Do You See What I See?

I would guess most of us have a favorite Christmas carol. Mine happens to be “Do You Hear What I Hear?” The music is beautiful and the news of the birth of the Savior spreading throughout creation is wonderful to reflect on. But the title of the song came to me in a different way a few days ago when, in pretty quick succession, three different people reflected on the bad news that fills the airwaves. All three made the same statement: “The world is falling apart.” As fires raged through southern California (where I was born and raised), as each day brought new allegations and often the downfall of a familiar personality and as our country possibly came under the threat of nuclear attack by a rogue state, I could understand how we could all come to that conclusion. With all this bad news and even much more, I get it: It can look like the world is just falling apart.

But then the title of my favorite Christmas Carol came to mind: “Do you see what I see?” And not just in the sense of the Good News of the birth of the Savior that the song reflects on. I often wonder if people who see a preponderance of bad in the world see what I see. Because while I see what they see, I see so much more.

Last night, our parish volunteered to help our friends at Catholic Charities sort through the gifts that will bring some happy Christmas moments to over 1,100

children that are either already in the foster care system or are at risk of being placed soon. While that simple sentence sounds almost like cold, meaningless fact, what it means is that right in our wonderful city, over one thousand and one hundred little boys and girls—and not so little boys and girls—are children in families where it’s not clear that Mom and/or Dad can show them the love and care EVERY child ought to receive. Or even worse: maybe they could show that love and care but don’t even want to show it. Whether through substance abuse, mental illness, or just a lack of common decency, these kids are at risk in the place everyone should be safe and loved: home. It’s so bad at home that in each of these young lives, the government has had to step in to protect the child, even from his or her own parents.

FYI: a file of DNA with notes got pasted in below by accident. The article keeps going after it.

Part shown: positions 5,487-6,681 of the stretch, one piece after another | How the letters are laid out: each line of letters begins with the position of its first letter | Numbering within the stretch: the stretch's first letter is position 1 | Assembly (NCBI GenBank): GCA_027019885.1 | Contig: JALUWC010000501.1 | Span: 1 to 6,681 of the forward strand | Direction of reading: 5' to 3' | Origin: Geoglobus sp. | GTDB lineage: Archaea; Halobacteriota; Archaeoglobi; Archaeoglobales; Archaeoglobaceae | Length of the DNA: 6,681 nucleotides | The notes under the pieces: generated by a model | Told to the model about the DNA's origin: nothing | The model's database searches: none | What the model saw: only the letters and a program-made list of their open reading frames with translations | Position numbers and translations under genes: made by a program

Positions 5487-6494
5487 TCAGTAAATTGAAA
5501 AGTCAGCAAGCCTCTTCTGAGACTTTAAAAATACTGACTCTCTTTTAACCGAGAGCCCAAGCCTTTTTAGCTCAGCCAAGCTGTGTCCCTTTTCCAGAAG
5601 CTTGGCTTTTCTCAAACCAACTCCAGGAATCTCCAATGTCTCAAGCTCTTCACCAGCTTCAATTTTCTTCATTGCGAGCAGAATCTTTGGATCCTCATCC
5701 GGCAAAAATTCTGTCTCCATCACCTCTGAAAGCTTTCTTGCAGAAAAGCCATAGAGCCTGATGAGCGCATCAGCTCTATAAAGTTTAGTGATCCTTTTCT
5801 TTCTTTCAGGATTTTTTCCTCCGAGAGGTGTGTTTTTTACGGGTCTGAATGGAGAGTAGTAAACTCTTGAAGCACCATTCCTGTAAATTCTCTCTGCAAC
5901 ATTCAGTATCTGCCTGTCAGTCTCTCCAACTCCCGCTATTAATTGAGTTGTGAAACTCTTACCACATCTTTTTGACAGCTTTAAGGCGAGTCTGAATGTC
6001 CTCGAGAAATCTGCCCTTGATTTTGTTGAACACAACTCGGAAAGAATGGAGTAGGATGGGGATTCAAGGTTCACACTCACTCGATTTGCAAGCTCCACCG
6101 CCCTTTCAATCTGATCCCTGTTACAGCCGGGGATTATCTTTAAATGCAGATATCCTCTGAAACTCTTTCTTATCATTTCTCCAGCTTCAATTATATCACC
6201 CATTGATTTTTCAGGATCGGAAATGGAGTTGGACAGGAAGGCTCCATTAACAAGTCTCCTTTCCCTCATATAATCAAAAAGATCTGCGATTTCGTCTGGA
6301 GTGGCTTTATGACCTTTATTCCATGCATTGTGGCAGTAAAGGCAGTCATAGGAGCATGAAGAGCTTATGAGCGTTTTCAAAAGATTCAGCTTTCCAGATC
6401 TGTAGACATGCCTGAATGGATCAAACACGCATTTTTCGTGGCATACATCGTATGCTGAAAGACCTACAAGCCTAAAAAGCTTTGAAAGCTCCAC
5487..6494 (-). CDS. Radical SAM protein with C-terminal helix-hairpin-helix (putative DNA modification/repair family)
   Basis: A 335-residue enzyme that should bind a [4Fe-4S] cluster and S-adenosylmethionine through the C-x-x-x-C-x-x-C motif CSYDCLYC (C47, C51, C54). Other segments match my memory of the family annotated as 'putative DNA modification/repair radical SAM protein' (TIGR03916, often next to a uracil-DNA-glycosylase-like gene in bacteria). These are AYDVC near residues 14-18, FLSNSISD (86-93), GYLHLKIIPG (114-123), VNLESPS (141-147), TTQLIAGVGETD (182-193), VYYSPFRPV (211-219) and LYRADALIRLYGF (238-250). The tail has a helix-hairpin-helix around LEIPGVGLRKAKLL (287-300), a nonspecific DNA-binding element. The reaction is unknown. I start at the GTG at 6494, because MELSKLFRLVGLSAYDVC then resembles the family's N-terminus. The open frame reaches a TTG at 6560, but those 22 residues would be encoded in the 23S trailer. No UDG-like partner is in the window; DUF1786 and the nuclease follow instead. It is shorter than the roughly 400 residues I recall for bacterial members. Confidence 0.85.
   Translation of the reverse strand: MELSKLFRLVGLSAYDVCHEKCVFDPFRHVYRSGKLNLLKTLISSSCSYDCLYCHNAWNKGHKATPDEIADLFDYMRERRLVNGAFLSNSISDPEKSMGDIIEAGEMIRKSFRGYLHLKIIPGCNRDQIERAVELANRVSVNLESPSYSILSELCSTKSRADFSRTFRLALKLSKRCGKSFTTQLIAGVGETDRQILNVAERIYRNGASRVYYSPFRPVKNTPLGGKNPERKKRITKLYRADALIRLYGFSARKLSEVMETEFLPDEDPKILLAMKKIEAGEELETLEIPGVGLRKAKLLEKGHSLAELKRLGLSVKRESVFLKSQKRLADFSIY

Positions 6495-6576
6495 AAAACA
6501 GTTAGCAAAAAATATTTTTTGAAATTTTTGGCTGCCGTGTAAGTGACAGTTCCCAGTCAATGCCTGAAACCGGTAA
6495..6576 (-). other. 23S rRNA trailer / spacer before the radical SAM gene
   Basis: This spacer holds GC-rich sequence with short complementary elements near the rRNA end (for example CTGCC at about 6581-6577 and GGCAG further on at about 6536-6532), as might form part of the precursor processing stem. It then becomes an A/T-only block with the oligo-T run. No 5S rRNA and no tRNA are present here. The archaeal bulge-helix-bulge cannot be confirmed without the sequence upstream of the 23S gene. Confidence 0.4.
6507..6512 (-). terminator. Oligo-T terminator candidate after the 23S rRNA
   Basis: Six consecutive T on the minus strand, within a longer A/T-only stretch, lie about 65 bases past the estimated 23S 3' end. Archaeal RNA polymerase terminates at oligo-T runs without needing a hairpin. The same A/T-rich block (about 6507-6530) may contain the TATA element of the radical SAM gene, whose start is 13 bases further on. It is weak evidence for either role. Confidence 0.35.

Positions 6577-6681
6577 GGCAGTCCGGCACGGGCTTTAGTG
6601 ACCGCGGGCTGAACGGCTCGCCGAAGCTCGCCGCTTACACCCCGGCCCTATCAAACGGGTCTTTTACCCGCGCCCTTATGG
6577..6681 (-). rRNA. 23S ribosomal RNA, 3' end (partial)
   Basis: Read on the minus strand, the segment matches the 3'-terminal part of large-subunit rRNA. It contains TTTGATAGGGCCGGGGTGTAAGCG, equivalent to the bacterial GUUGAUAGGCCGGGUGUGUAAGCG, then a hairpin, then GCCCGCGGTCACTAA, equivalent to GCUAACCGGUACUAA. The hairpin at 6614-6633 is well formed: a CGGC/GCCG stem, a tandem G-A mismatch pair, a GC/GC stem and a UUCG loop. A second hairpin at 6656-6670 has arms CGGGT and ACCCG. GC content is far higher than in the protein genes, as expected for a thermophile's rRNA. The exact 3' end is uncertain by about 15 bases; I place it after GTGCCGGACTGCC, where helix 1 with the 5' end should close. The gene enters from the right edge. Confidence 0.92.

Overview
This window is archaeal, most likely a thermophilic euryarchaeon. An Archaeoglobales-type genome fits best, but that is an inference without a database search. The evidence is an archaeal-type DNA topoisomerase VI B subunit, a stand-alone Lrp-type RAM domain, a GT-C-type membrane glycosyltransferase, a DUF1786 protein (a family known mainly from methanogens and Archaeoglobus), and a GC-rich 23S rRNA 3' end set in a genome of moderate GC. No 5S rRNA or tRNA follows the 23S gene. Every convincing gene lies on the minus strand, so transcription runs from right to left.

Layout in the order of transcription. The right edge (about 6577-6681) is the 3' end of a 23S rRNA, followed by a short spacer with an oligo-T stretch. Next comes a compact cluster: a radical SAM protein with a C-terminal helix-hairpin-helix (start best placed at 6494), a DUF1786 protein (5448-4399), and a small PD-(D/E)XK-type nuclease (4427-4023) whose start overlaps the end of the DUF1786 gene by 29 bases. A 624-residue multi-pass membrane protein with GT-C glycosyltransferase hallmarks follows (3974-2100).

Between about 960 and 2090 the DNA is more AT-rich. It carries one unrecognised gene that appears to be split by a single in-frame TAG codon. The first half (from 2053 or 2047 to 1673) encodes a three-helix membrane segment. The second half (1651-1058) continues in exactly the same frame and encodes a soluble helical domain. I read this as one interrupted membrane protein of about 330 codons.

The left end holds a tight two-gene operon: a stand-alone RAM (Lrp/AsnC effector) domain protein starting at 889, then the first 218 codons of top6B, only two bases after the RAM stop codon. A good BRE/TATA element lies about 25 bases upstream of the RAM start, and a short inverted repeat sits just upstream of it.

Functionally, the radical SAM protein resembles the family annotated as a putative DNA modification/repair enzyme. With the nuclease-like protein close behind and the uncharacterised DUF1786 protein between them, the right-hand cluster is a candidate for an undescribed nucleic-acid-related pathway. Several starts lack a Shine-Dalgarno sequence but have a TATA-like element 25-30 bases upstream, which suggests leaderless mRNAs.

Sounds like an awful world, doesn’t it? But then I ask you: Do you see what I see? Because what I saw last night was a literal mountain of toys. That mountain was made up of small packages, each one an expression of love from a stranger, who simply wanted to do a little bit to ease the pain of a child. It was a mountain of love! This also represented another mountain. Each one of the kids in foster care are cared for by a foster care parent–parents with so much love that they take in some of the most hurt, angry, and sometimes aggressive people you’ll ever meet. Because hurt kids sometimes just want to do the hurting instead of just taking it all the time.

So last night our parishioners moved a mountain: a mountain of toys that needed to be moved, sorted and displayed so that a mountain of foster care parents would have a little help in loving a mountain of hurt kids. After all, Jesus said with faith we could move mountains, didn’t He? And that’s what I saw last night: mountains of love. Sure, we could focus on the mountains of pain, loneliness, and fear, but if we only look at that, we’ll miss seeing the other, even taller mountains.

You’d think it’d be hard to miss seeing a mountain, but we all do it, every day. When I was a kid, I used to roll up a piece of paper and make a “telescope.” You can pretend you’re seeing something up close but in reality, you’re looking at one thing and blocking out all the rest that there is to see. We can do this in how we see the world too, and I wonder how often we’re doing this when we’re thinking that the world is just falling apart. Of course there is so much to be sad, fearful, and even depressed about. And it’s not just what’s in the news: Our lives are filled with enough pain, sadness and evil to justify the most negative of attitudes. But do you see what I see? Because alongside all that’s wrong with the world, there is so much that’s right with the world. If we look for it, we’ll see it: mountains of love and beauty that tower over the mountains of all that is hurtful and ugly.

Maybe you read these words and decide to try a little harder to see all that is good that surrounds us. I hope so. But if you’re among the more skeptical (or maybe just hurting) among us, maybe your response is just doubt. Maybe that world just seems like a dream, and one which feels risky even to consider as a possibility. If that’s you, I’ll make you an offer: Let’s go look around, together. We’ll call it the “Father Michael ‘Do You See What I See’ Tour.” Give me a half hour and all show you more reasons for peace and joy than maybe you ever imagined was there.

The Christmas Carol “Do You Hear What I Hear?” says that “this child, sleeping in the night…will bring us goodness and light.” And He did! It’s there! Mountains of it!

Do you see what I see?